Independence Sunday 7/1/07

“These Tar Heels”
2 Kings 2:1-2, 6-14

“Now when the Lord was about to take Elijah up to heaven by a whirlwind, Elijah and Elisha were on their way from Gilgal. 2Elijah said to Elisha, “Stay here; for the Lord has sent me as far as Bethel .” But Elisha said, “As the Lord lives, and as you yourself live, I will not leave you.” So they went down to Bethel . 6Then Elijah said to him, “Stay here; for the Lord has sent me to the Jordan .” But he said, “As the Lord lives, and as you yourself live, I will not leave you.” So the two of them went on. 7Fifty men of the company of prophets also went, and stood at some distance from them, as they both were standing by the Jordan . 8Then Elijah took his mantle and rolled it up, and struck the water; the water was parted to the one side and to the other, until the two of them crossed on dry ground. 9When they had crossed, Elijah said to Elisha, “Tell me what I may do for you, before I am taken from you.” Elisha said, “Please let me inherit a double share of your spirit.” 10He responded, “You have asked a hard thing; yet, if you see me as I am being taken from you, it will be granted you; if not, it will not.” 11As they continued walking and talking, a chariot of fire and horses of fire separated the two of them, and Elijah ascended in a whirlwind into heaven. 12Elisha kept watching and crying out, “Father, father! The chariots of Israel and its horsemen!” But when he could no longer see him, he grasped his own clothes and tore them in two pieces. 13He picked up the mantle of Elijah that had fallen from him, and went back and stood on the bank of the Jordan . 14He took the mantle of Elijah that had fallen from him, and struck the water, saying, “Where is the Lord, the God of Elijah?” When he had struck the water, the water was parted to the one side and to the other, and Elisha went over.”  NRSV

oday is Independence Sunday, the Sunday before Independence Day, which falls on Wednesday this year. The idea of loyalty and resoluteness is the moral ideal which this story teaches.  Elisha, declared over and over that he would always remain faithful to his senior, Elijah.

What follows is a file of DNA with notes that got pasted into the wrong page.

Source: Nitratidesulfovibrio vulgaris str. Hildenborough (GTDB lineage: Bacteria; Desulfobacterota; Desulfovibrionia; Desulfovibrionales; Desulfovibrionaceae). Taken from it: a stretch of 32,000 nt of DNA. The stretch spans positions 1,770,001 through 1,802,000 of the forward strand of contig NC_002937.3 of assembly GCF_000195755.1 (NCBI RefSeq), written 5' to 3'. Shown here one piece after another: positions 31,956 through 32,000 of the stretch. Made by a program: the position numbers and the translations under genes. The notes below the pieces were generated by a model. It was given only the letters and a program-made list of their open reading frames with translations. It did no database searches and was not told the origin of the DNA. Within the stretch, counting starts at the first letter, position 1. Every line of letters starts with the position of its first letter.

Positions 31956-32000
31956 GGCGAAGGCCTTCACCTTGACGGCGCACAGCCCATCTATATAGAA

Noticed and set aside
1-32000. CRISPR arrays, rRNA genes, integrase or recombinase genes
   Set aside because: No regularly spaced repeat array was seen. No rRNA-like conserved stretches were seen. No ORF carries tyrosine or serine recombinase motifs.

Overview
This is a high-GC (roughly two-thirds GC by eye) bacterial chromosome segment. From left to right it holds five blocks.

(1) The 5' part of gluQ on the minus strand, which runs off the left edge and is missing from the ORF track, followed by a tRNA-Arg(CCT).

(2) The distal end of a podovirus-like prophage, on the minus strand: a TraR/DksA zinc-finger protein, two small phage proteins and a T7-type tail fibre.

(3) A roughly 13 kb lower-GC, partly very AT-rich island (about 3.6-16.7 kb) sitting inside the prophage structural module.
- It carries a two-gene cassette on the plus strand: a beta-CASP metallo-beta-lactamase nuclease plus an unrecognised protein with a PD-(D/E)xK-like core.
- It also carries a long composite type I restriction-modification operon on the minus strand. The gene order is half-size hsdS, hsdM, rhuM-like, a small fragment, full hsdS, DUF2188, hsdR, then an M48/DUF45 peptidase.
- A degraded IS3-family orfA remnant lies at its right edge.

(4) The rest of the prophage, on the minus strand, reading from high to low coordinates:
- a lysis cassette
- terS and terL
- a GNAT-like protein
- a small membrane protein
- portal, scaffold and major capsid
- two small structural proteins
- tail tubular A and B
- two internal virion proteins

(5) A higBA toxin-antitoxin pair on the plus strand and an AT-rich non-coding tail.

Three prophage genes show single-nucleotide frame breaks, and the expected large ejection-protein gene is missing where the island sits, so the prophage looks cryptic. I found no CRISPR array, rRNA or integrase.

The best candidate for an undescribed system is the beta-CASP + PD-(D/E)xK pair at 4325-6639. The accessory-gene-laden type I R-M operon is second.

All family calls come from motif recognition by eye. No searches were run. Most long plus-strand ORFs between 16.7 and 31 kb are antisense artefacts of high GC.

Soldiers in battle often are called upon to hold the line, at risk of death. Likewise, if we are faced with a moral dilemma we must draw a line in order to keep the calling of God upon our lives.

Growing up in North Carolina I learned early on that there would be times in life when we would have to stick firm to the truth when it would be easier to run and hide. Our public school teachers would brag about how North Carolina Civil War infantry stood strong as if they had tar on their heels, as other states Confederate soldiers ran and hid. This is why The University of North Carolina Tar Heels Basketball teams are always made up of players who fight until the final buzzer of the game.

Elisha assumed a faithful and loyal position. As a result he was proclaimed Elijah’s heir and was the recipient of Elijah’s mantle, or his cloak, his symbol of authority. This concept of holding the line applies today.

I have underlined in the printed and online version of this sermon the many times in just nine verses how often Elisha declared his support and loyalty to his mentor.

In our text we find the old prophet Elijah asking the young prophet Elisha to stay with him and support him as he is nearing death. Elisha makes a sacred vow that he will stay with him and that he will stand firm. (v. 1-10)

However, there are times to fold the flag and leave the battle. When Richard Nixon was elected President during the Vietnam War, our nation was being pulled apart by various factions. Democrats and Republicans wondered what Nixon might do. President Nixon made perhaps the best decision that could be made under the circumstances: he declared victory and pulled our military out. There are situations when we need to stand firm and there are times when we must pull back. 

We have to know when it is God's will to defend ourselves; or, when it is best to fold the tents.

During this Independence Week, we need to pray for wisdom from our leadership to know how to deal with the current crisis in the Middle East. It is a complicated situation and only God can help us find a way where peace can emerge. The Good News is that God does hear and answer our prayers.

Most of the tension we face globally is related to religious differences. When Marilyn and I made our first pilgrimage to The Holy Land in 1968, we stepped into a war zone. The six day war was when Israel defeated the Arabs almost before they got started fighting. We recall one young boy who kept begging for “Amelikan Dollars.”  He had a serious look on his face one day, and asked, “Why do you Amelikans come here, do you not know that this is a war zone?”

Today, a growing war zone has covered a third of the globe and militants and terrorists, want the whole world to be at war. There may not be any way out of this Armageddon. We do know from experience of  many wars that peace only occurs when decent people of peace-loving nations take the helm and lead others to the peace table. Thankfully, we have the option to negotiate first and fight only if necessary. Let us make this a prayerful Independence Day holiday. And let us teach our children to always be loyal, true and resolute as we look for ways to be peacemakers in a hostile world.

a sermon synopsis by C. Robert Allred, Th.D., Pastor
Independence Sunday 7/1/07